We intuitively know that sleep is important, and a great deal of research on the health effects of sleeplessness backs up this belief. But what exactly is going on in our brains when we don’t get enough shuteye?
Researchers tackled this question in a new study that suggests our brains become bundles of hyper-reactive nerve cells as the sleepless hours tick by. In a sense, our noggins overheat when we deprive them of necessary down time--bad news for those of us who work into the wee hours.
The research team, led by Marcello Massimini of the University of Milan, delivered a stout magnetic current to study participants’ brains that set off a cascade of electrical responses throughout their nerve cells. The team then measured the strength of this electrical response in the frontal cortex, a brain region that’s involved in making executive decisions, using nodes attached to participants' scalps. This procedure was completed a day before a night of sleep deprivation and repeated afterward.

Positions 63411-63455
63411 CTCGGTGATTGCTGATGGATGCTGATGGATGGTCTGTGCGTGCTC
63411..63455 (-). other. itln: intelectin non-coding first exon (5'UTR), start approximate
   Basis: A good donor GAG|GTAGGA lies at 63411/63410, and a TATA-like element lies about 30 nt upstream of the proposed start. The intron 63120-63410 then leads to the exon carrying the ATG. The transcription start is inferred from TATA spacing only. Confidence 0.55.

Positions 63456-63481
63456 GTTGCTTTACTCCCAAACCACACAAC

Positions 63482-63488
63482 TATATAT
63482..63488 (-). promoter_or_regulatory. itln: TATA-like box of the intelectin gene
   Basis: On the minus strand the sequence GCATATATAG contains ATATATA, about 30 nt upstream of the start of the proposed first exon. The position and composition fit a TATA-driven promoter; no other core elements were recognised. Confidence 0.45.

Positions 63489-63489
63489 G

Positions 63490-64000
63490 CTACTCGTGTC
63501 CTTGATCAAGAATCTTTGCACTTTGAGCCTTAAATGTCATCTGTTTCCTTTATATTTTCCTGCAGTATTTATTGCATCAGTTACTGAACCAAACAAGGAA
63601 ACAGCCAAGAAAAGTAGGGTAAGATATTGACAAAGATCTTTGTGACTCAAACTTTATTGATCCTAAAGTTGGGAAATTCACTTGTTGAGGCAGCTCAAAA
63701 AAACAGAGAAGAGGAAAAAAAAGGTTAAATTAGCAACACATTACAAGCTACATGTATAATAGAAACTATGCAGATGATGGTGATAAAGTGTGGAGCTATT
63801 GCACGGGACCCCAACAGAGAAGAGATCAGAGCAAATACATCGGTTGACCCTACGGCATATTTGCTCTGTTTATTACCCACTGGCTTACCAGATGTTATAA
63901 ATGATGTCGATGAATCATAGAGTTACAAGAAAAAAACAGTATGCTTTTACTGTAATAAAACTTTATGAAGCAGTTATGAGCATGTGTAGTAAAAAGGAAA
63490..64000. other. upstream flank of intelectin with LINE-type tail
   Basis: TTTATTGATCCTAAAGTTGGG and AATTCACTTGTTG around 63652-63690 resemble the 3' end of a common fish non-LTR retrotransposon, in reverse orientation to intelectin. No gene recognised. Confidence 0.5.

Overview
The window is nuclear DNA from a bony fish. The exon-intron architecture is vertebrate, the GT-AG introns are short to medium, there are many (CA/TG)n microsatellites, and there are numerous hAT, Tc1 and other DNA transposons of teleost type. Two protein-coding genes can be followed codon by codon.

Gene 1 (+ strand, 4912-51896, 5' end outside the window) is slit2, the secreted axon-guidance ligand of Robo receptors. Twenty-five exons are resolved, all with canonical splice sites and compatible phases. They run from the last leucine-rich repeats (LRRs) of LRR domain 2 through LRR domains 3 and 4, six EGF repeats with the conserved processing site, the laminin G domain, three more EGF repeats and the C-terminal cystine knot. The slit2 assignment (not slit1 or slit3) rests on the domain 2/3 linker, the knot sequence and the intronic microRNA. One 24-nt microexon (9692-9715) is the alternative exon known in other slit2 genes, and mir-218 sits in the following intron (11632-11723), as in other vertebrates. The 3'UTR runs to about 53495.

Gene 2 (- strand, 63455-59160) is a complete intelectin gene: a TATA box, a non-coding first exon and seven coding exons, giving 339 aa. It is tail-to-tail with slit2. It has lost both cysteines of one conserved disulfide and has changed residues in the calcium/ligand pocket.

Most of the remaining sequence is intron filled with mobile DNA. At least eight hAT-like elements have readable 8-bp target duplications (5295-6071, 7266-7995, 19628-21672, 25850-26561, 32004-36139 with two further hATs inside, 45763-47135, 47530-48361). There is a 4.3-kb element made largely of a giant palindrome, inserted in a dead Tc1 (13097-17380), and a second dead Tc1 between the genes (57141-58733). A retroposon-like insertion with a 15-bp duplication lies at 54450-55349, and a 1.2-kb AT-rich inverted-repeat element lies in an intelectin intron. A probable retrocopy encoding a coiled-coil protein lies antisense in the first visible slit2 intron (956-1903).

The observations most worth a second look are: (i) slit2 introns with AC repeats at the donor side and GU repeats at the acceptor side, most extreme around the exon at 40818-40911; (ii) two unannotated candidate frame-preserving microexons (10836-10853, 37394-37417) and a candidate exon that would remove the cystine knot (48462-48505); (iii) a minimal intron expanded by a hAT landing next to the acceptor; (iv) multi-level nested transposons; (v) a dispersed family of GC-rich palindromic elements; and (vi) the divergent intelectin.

The results: participants’ electrical responses were significantly stronger after a night of sleep deprivation than they were the previous day. The effect was corrected by one good night’s sleep.
Writing in Science News, Laura Sanders points out that the results reinforce the most widely held theory of why we sleep:
During waking hours, the brain accumulates connections between nerve cells as new things are learned. Sleep, the theory says, sweeps the brain of extraneous clutter, leaving behind only the most important connections.
The study is published in the journal, Cerebral Cortex.
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